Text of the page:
New Year’s Resolutions for Restaurants

New Year's Resolutions for RestaurantsYour patrons’ New Year’s resolutions may focus on eating and drinking less, but that doesn’t mean you shouldn’t focus on what you can do better in this upwardly trending industry (See the earlier blog, Restaurant Sales Up.) You’ll be in good company if you make a few New Year’s resolutions for your restaurant.

StarChefs.com queried restaurateurs in Philadelphia to see what some of their resolutions were in “Should Old Recipes Be Forgot?

The answers covered all aspects of the industry, from creating better relationships with suppliers (growers, ranchers and fishermen) to understand the ingredient before its delivery to developing food more consistently (with one hoping to reduce covers to increase perfection) to updating equipment.

In thinking about improvements beyond food, training and education certain struck a chord with several participants. While training is expensive and there’s always a concern about its ability to hit the bottom line, one restaurant found its wait staff nominated for a “Best of Philly” award in that category at the very time the owner was debating the value of training and education. Ultimately, they choose not to cut a single penny from this overhead expense.

Hand in hand with training and education is growing the staff – encouraging and leading cooks to think more like chefs, and having everyone on the team be mindful of costs and expenses as well as the entire guest experience.

From the Diners’ Perspective

Examiner.com looked at resolutions from the diners’ perspective of what they wanted to see in an improved restaurant experience and developed this list (New Year’s resolutions for restaurants):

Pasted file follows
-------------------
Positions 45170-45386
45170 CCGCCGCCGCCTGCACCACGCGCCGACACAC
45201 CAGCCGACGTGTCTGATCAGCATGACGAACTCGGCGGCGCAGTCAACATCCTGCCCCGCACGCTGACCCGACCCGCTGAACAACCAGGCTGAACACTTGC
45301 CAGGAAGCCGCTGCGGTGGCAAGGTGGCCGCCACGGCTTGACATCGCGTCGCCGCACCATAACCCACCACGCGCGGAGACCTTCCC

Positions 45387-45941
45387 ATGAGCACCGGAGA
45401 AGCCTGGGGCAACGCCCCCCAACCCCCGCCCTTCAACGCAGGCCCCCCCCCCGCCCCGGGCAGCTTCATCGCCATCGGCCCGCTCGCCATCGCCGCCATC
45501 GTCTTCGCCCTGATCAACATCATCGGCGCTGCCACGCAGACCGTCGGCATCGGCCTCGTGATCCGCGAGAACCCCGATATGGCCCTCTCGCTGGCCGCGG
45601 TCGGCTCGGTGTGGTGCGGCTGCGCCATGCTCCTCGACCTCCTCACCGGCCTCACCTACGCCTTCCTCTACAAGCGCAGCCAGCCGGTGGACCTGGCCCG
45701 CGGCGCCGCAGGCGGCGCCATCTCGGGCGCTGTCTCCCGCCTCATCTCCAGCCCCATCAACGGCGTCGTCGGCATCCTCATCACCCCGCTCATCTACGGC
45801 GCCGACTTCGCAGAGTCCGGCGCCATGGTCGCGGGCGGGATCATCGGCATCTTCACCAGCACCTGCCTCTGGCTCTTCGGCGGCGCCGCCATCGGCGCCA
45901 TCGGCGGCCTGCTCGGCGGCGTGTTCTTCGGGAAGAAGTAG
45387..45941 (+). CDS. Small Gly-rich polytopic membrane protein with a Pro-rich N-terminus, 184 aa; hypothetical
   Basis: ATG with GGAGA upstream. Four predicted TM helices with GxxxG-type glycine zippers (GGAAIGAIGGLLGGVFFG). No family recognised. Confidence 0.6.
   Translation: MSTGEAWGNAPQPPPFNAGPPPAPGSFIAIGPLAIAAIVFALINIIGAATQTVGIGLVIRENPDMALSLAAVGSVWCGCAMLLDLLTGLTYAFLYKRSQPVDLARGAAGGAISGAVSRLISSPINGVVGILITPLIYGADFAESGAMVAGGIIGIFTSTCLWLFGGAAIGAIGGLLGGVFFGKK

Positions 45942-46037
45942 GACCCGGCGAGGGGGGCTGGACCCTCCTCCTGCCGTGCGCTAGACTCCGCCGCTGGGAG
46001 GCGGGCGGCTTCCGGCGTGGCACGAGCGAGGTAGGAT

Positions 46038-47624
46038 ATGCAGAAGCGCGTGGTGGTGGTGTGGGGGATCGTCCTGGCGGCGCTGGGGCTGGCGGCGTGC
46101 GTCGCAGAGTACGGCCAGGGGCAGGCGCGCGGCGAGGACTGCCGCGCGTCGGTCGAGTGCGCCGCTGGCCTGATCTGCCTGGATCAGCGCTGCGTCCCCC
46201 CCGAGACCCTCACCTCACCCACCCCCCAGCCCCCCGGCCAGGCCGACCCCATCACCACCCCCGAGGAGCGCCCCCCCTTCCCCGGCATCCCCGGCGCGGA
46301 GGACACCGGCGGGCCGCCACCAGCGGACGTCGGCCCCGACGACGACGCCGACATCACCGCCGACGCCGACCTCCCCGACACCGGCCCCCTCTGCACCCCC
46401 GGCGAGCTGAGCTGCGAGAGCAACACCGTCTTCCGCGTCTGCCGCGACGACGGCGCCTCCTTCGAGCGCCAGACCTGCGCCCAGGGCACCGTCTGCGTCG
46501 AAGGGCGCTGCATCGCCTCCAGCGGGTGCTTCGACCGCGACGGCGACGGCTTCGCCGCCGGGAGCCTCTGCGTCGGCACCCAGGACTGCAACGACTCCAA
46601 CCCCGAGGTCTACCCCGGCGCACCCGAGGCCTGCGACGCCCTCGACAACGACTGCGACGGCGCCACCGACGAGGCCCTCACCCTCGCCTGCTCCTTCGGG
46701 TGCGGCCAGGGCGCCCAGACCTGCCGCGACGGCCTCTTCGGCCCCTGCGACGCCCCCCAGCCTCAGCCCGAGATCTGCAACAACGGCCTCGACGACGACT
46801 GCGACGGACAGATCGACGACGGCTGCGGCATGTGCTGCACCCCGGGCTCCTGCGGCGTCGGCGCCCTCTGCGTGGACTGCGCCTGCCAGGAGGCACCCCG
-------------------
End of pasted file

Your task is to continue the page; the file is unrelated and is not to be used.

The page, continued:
1)    Don’t read the specials. Print them and be certain to include the price (often excluded from a verbal recitation of the specials). Easier on the patron and the wait staff. The laser printer you already own will probably do just fine.

2)    Don’t ask: Are you still working on that? That phrase can have a negative connotation. How about, “Have you finished?”

3)    Salt and pepper should be on the table. Food may get cold quickly while the wait staff is trying to locate it.

4)    And consider leaving a pepper mill on the table as well.

5)    Ditch the chocolate lava cake – it was a novelty at best.

6)    Ditto for beet and goat cheese salad.

7)    Don’t offer the worst seat in the house when the restaurant is not at capacity.

8)    Never verify who ordered what when meals are delivered. It’s your job to know that beforehand.

9)    Bring all entrees at the same time, so no one has to sit and wait while others begin, or conversely, while no one’s food gets cold politely waiting for the remainder of the dishes to be served.

10)  Don’t make parents wait for a child seat.

11)  Keep water glasses refilled.

12)  Learn how to make tea rather than delivering a pot of hot (quite possibly only lukewarm) water and a selection of colorful tea packages.

13)  Keep an eye on the table and bring the check appropriately. Don’t make patrons have to chase you down to ask for it.

With these items in mind, make some New Year’s resolutions for your restaurant and enjoy greater profitability this year.